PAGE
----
Figure 6
    A German plot in the general cemetery.

    There is not much written about the cementerio general in Xela, which is a shame because it is a wondrous place. It is also a testament to the deep social stratification of the city, from grand shrines of city elites to a mass grave, as well as the ethnic diversity – I came across two different German plots. There is every kind of revival shrine in the cemetery – Greek, Egyptian, Gothic – and some fiercely modern designs that speak to changing tastes over the past century.

    Figure 7
    View in the general cemetery.

    Troubled Water: Lake Atitlán

    My time at Lake Atitlán was focused on appreciating and attempting to understand the natural landscape. Lake Atitlán is a caldera lake that was formed 84 thousand years ago. I spent most of my time at the lake in the town of San Pedro La Laguna. There was not much public information regarding the history of the lake. I visited the tiny Museo Tzu’nun Ya’ which had rare historic images of San Pedro La Laguna before the invasion of concrete block structures. The museum also had beautiful interior murals, and a whole room dedicated to the geophysical properties of the lake. Since the majority of the display was in Spanish and the Tz’utujil language, it was difficult to grasp the history of geology displayed in the museum.

    Figure 8
    “Callejon de ranchos (Path with thatched houses),” Pedro Rafael Gonzalez Chavajay, 1999. This oil painting by Tz’utujil Maya artist depicts the traditional thatched houses with steeply pitched roof of the San Pedro La Laguna.

    Figure 9
    View of contemporary San Pedro La Laguna from main cathedral.

    One of the most recent and fascinating finds at Lake Atitlán is the submerged Mayan city Samabaj, the “Mayan Atlantis.” Samabaj was a sacred pilgrimage site located on an island in the lake, and was lost when the lake waters rose for reasons still unknown to archaeologists. This site, discovered in 1996 by local diver Roberto Samayoa, was submerged around 250 AD. Lead site archaeologist Sonia Medrano reported that her team found six ceremonial monuments and four altars as well as houses for about 150 people in the ruins of the underwater city.[7]

    “La Atlántida Maya,” National Geographic Channel

    This discovery is related to another phenomenon that is currently affecting the lake and the communities around it. The city of Samabaj is a reminder that Lake Atitlán is not a static entity – it grows and wanes, has cycles, and changes as the climate and the earth’s crust changes. The lake has risen dramatically in the last decade, submerging lakeside buildings constructed to take advantage of the beautiful views. Author Joyce Maynard writes about this problem in her New York Times article “Paradise Lost.” Maynard mentions the wisdom of a shaman candle seller, who imparted ancient knowledge to explain the changes in the lake: “To the Mayan people, everything is about cycles.” Maynard continues this thought by proclaiming, “Rain comes down. Plants grow up. The lake rises. The lake falls. The lake rises again.”[8] Lake Atitlán is also on the World Heritage Tentative list for UNESCO, and was submitted Ministry of Culture and Sports in 2002, the same year as the “Agroindustry Route.”[9]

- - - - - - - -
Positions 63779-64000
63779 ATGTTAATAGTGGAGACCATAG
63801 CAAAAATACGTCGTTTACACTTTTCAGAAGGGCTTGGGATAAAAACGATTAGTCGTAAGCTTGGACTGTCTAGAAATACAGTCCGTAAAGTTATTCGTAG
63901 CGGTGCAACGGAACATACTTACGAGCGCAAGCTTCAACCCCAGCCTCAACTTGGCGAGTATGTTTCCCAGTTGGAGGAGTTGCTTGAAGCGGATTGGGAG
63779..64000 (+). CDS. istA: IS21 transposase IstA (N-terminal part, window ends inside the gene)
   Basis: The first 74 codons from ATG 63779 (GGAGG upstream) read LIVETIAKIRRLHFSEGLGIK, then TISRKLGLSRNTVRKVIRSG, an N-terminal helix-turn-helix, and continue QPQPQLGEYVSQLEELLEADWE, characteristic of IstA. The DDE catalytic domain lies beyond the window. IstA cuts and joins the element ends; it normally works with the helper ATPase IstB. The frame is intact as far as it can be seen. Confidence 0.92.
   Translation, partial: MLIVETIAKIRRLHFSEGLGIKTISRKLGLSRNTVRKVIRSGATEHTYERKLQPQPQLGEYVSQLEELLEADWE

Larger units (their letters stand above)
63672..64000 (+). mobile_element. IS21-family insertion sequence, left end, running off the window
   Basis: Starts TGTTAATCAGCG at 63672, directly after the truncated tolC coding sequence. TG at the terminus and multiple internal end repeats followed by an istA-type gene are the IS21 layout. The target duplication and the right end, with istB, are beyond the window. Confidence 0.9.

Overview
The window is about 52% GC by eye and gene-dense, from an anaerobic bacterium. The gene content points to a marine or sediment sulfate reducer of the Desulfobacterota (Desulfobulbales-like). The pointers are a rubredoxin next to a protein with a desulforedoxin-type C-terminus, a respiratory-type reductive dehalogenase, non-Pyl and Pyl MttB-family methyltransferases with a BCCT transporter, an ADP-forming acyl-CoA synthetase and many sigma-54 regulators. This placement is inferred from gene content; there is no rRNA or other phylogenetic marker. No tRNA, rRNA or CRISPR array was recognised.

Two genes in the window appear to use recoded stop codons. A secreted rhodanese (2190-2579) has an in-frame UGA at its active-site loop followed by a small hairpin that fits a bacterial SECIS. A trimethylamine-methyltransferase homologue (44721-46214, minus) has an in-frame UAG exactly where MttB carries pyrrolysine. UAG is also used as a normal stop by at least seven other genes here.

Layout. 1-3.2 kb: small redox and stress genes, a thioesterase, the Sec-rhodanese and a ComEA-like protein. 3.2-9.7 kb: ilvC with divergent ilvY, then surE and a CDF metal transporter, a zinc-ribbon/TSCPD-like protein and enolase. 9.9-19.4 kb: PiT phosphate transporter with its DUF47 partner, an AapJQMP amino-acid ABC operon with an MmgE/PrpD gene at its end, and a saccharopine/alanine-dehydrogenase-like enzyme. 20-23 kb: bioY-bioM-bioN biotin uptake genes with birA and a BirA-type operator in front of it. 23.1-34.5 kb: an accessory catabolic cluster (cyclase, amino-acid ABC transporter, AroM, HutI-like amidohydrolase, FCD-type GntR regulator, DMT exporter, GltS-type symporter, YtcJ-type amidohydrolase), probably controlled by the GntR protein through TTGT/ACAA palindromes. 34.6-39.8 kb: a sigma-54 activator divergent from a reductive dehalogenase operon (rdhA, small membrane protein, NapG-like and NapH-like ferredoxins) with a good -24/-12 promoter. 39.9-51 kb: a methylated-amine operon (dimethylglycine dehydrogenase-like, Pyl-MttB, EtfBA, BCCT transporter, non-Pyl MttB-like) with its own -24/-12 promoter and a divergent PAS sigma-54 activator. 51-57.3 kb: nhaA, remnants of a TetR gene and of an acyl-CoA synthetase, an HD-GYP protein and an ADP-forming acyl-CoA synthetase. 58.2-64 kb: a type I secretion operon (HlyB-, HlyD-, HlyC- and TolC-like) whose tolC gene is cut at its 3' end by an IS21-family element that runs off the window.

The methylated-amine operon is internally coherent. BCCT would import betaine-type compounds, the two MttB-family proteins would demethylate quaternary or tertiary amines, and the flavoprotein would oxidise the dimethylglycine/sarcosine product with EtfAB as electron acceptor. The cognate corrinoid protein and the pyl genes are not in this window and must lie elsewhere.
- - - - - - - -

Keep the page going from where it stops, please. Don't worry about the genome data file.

Figure 10
    Submerged structure in Lake Atitlán.

    I spent time at Lake Atitlán developing a collage series utilizing magazines collected in Guatemala. The series had a number of different themes, from self-reflection, to active visualization of goals, to organizing random thoughts on architecture and design, to highlighting the mystical powers of women. My final collage for Guatemala is central to my thoughts about the trip. In that collage I reconsidered the “dangerous and poor” Guatemalan narrative projected by various tourist and travel agencies, and contrasted that with the images of Guatemala that left a strong impression on me. The messages that the world circulates about the country do not do it justice. Es un país pequeño con un corazón grande, hermoso.

    Figure 11
    “Dear Guatemala, Thank you for everything.”

     

    H. Allen Brooks Travelling Fellowship Google Map

    Recommended Reading:

    Wallace W. Atwood, “Lake Atitlán,” Geological Society of America Bulletin 44 no. 3 (1933): 661-668

    Max Paul Friedman, “Private Memory, Public Records, and Contested Terrain: Weighing Oral Testimony in the Deportation of Germans from Latin America during World War II,” Oral History Review 27 no. 1 (Winter/Spring 2000): 1-15

    Greg Grandin, “Can the Subaltern Be Seen? Photography and the Affects of Nationalism,” Hispanic American Historical Review 84 no. 1 (February 2004): 83-111